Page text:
Trinity Innovation Awards 2019 – Celebrating Innovative Research
Some of Trinity College Dublin’s top researchers were honoured at the Trinity Innovation Awards 2019 last week in Regent House. The prestigious event, led by Trinity Research and Innovation (TR&I), featured researchers from multiple disciplines across the university.
The awards ceremony highlights the world-class economic, social, and cultural impact of Trinity, not just in Ireland but on a global scale. The intention is to emphasise the university's outreach into society, and the drive and determination of its researchers to make a difference and seek out ground-breaking ideas. TR&I Director Leonard Hobbs commented that “at this year’s event, we celebrate our colleagues whose innovative research has led to commercial success, along with our colleagues whose work has had a significant societal impact across a wide breadth of disciplines from nanoscience to neuroscience, digital humanities to creative technologies and immunology to oncology.” The ceremony was launched by Provost Dr Patrick Prendergast, who stressed the value of innovation and entrepreneurship, and systems and structures that have been implemented at Trinity in order to facilitate these qualities among its students and staff.
Ten awards were presented on the night, recognising exceptional innovators for activities such as industry engagement, social impact, and new inventions. New campus companies from Trinity – companies with original intellectual property derived from Trinity research – were also celebrated at the event. The central award of the night, the Provost Innovation Award, went to Sean Mitchell and David Moloney, founders of Movidius, a company which pioneered low-power vision and neural network processing in “edge” technology devices. The company raised $100 million in investment over ten years and, when it was acquired by INTEL in 2016 this was the largest M&A (merger and acquisition) to date for an Irish technology company. Since then, the team has grown from eighty to three hundred members. The Provost stated that “both Sean and Dave have consistently demonstrated excellent entrepreneurial and leadership attributes throughout their careers in the globally competitive semiconductor business.”
Sean and David are both Trinity alumni, having completed PhDs here fifteen years ago. Sean, who gave the acceptance speech on the night, spoke about the value of innovation, stating that “the idea of persistence or resilience in my experience plays a very core role in innovation.” Giving advice to early career innovators and entrepreneurs, Sean encouraged colleagues not to give up in the face of hardship and setbacks: “You have to persist, you will be disappointed, no matter how good your ideas, you will get knocked down, but you have to persist.” Sean suggested that here in Ireland, “we have some of the most creative, talented people in the world.” Several of those people were in attendance at the event that evening. One of these was Professor John Gilmer, co-founder of Trinity campus company Solvotrin Therapeutics and Head of the School of Pharmacy and Pharmaceutical Sciences, who won the “Campus Company Founders Award”. John’s interest in prevention of cancer metastasis led to his discovery of a novel class of aspirin prodrugs, which he patented here at Trinity and led to the foundation of Solvotrin. He played a key role in raising over €15 million in funding over the past eight years, growing Solvotrin’s product portfolio which now generates significant export sales and supports 35 jobs in Ireland.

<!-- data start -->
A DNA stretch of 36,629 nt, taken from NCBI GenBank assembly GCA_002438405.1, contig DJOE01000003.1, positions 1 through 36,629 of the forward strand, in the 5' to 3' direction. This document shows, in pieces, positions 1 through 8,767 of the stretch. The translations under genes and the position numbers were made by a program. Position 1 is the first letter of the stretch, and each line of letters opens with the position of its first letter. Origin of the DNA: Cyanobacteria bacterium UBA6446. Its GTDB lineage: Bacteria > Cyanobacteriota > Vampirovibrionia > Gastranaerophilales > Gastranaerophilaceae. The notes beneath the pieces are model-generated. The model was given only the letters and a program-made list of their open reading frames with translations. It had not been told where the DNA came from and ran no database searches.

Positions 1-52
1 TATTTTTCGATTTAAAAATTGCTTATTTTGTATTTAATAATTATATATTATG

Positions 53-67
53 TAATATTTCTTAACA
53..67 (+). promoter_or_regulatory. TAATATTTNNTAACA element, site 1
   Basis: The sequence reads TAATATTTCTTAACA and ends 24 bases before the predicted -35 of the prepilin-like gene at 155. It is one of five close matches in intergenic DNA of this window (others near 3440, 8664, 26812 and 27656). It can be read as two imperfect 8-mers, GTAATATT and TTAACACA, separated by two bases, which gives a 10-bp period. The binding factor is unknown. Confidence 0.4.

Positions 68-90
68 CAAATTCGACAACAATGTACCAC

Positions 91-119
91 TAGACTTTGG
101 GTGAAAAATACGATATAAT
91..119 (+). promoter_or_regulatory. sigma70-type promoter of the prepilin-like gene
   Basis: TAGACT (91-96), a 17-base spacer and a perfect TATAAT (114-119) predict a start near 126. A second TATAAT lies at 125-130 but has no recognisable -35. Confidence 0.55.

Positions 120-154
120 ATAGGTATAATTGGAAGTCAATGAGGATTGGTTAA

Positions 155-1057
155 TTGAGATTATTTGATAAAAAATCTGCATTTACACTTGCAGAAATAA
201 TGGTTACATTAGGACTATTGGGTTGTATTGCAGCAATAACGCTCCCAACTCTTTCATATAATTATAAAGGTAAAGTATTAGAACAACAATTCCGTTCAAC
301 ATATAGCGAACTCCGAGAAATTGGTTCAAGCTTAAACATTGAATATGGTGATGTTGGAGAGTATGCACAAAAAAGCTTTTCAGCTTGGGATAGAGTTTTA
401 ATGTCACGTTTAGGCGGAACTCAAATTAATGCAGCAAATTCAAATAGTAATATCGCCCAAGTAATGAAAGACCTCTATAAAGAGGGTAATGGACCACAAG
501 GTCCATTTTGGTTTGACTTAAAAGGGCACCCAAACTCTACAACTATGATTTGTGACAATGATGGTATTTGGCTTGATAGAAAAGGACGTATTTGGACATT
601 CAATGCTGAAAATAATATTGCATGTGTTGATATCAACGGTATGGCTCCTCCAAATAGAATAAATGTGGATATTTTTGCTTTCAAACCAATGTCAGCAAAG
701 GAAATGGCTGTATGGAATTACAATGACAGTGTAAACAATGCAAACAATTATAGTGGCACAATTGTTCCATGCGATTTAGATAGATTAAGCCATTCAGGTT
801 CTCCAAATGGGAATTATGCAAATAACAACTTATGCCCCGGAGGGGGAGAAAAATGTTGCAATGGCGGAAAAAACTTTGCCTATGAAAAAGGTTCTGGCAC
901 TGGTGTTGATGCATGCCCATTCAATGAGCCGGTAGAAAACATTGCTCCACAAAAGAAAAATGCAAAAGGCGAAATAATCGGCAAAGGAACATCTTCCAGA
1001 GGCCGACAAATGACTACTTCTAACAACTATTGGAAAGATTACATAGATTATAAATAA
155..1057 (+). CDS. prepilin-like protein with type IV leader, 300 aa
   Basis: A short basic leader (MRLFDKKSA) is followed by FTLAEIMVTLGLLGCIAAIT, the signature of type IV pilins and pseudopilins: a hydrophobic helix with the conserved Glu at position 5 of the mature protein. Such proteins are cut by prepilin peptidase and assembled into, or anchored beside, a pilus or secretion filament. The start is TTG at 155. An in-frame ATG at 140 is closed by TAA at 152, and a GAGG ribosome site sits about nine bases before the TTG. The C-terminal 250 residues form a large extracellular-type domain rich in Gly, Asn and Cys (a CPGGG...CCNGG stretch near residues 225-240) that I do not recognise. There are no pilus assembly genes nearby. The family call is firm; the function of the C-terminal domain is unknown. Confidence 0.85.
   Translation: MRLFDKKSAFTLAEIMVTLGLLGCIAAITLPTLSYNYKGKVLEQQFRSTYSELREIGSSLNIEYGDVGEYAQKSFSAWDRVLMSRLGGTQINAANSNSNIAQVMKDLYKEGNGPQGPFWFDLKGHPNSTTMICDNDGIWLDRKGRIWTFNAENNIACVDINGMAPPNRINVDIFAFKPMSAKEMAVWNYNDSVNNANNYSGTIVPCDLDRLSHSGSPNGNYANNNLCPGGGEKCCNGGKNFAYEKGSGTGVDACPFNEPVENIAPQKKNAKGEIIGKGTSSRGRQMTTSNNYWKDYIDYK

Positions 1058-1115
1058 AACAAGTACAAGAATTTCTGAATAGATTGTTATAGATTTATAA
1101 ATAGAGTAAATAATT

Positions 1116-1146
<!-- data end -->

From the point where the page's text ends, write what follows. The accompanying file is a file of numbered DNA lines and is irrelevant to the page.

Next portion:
This kind of entrepreneurship was also recognised through the “Ones-to-Watch” Award, of which there were two this year. One went to Dr David McCloskey and one to Dr Stephen Dooley, both from the School of Physics. This award is presented to academics whose research is most likely to result in the next campus company, commercial licence deal, or industry engagement. David – who is the Ussher Assistant Professor in the Science of Energy and Energy Systems – is interested in the areas of heat transport in nano and microscale systems and non-contact thermal imaging techniques. He is collaborating on projects with several companies including Nokia Bell Labs and Western Digital. He has been widely recognised for his innovative work, most recently with an SFI Zero Emissions Challenge Future Innovator Prize.
Stephen, who is focused on clean energy technologies, has won and impressive €4 million in competitive research funding. He holds an SFI Starting Investigator Research Grant and an ERC development award, as well as multiple research contracts with major multinationals in the energy and petrochemical sectors.
Another campus company founder was recognised under the “Inventors Award” category. From the School of Engineering, Professor Tony Robinson’s work in heat transfer, fluid mechanics, and applied energy research has led to the founding of Nexalus, which focuses on gaming, high performance computing, and data centres.